3-phosphoinositide-dependent protein kinase 1 (PDK1) is the pivotal element of the phosphatidylinositol 3 kinase (PI3K) signaling pathway because it phosphorylates Akt/PKB through interactions with phosphatidylinositol 3,4,5 phosphate. Recent data indicate that PDK1 is overexpressed in many breast carcinomas and that alterations of PDK1 are critical in the context of oncogenic PI3K activation. However, the role of PDK1 in tumor progression is still controversial. Here, we show that PDK1 is required for anchorage-independent and xenograft growth of breast cancer cells harboring either PI3KCA or KRAS mutations. In fact, PDK1 silencing leads to increased anoikis, reduced soft agar growth, and pronounced apoptosis inside tumors. Interestingly, these phenotypes are reverted by PDK1 wild-type but not kinase-dead mutant, suggesting a relevant role of PDK1 kinase activity, even if PDK1 is not relevant for Akt activation here. Indeed, the expression of constitutively active forms of Akt in PDK1 knockdown cells is unable to rescue the anchorage-independent growth. In addition, Akt down-regulation and pharmacological inhibition do not inhibit the effects of PDK1 overexpression. In summary, these results suggest that PDK1 may contribute to breast cancer, even in the absence of PI3K oncogenic mutations and through both Akt-dependent and Akt-independent mechanisms.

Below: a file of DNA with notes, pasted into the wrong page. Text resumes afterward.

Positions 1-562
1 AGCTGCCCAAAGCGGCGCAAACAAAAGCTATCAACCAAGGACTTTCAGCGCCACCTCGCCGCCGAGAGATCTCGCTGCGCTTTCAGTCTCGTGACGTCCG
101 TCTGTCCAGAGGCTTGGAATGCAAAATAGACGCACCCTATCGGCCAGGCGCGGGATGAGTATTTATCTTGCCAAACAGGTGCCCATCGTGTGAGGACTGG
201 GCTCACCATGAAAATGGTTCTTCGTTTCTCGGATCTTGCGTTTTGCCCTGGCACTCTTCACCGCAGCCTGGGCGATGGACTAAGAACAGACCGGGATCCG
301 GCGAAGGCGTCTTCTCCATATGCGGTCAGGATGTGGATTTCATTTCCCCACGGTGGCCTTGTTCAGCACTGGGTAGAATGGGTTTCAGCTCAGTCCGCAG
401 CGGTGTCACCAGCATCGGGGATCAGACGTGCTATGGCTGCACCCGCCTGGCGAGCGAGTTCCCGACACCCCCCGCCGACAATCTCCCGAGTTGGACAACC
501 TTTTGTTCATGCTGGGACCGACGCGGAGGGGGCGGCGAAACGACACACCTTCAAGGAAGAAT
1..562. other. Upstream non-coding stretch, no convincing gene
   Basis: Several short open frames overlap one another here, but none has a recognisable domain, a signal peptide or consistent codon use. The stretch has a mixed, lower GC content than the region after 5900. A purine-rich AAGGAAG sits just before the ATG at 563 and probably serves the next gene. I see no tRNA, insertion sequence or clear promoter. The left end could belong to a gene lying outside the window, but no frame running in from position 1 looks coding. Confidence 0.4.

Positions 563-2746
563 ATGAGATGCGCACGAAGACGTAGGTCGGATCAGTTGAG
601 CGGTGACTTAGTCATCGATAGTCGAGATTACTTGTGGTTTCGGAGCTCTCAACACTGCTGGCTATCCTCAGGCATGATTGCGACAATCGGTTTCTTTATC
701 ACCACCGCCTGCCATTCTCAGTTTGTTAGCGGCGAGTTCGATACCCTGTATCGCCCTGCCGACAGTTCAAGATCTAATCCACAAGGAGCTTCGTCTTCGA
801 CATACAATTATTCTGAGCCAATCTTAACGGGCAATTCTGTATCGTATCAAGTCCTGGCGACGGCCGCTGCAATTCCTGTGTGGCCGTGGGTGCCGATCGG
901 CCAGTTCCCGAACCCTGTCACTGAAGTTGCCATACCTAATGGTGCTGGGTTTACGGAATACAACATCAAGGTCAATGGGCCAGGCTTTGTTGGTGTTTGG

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Roberto Sessa, Giorgio Seano, Laura di Blasio, Paolo Armando Gagliardi, Claudio Isella, Enzo Medico, Franco Cotelli, Federico Bussolino, Luca Primo (2012 Aug 8)

The miR-126 regulates angiopoietin-1 signaling and vessel maturation by targeting p85β.

Biochimica et biophysica acta : 1925-35 : DOI : 10.1016/j.bbamcr.2012.07.011 En savoir plus
Résumé

Blood vessel formation depends on the highly coordinated actions of a variety of angiogenic regulators. Vascular endothelial growth factor (VEGF) and Angiopoietin-1 (Ang-1) are both potent and essential proangiogenic factors with complementary roles in vascular development and function. Whereas VEGF is required for the formation of the initial vascular plexus, Ang-1 contributes to the stabilization and maturation of growing blood vessels. Here, we provide evidence of a novel microRNA (miRNA)-dependent molecular mechanism of Ang-1 signalling modulation aimed at stabilizing adult vasculature. MiRNAs are short non-coding RNA molecules that post-trascriptionally regulate gene expression by translational suppression or in some instances by cleavage of the respective mRNA target. Our data indicate that endothelial cells of mature vessels express high levels of miR-126, which primarily targets phosphoinositide-3-kinase regulatory subunit 2 (p85β). Down-regulation of miR-126 and over-expression of p85β in endothelial cells inhibit the biological functions of Ang-1. Additionally, knockdown of miR-126 in zebrafish resulted in vascular remodelling and maturation defects, reminiscent of the Ang-1 loss-of-function phenotype. Our findings suggest that miR-126-mediated phosphoinositide-3-kinase regulation, not only fine-tunes VEGF-signaling, but it strongly enhances the activities of Ang-1 on vessel stabilization and maturation.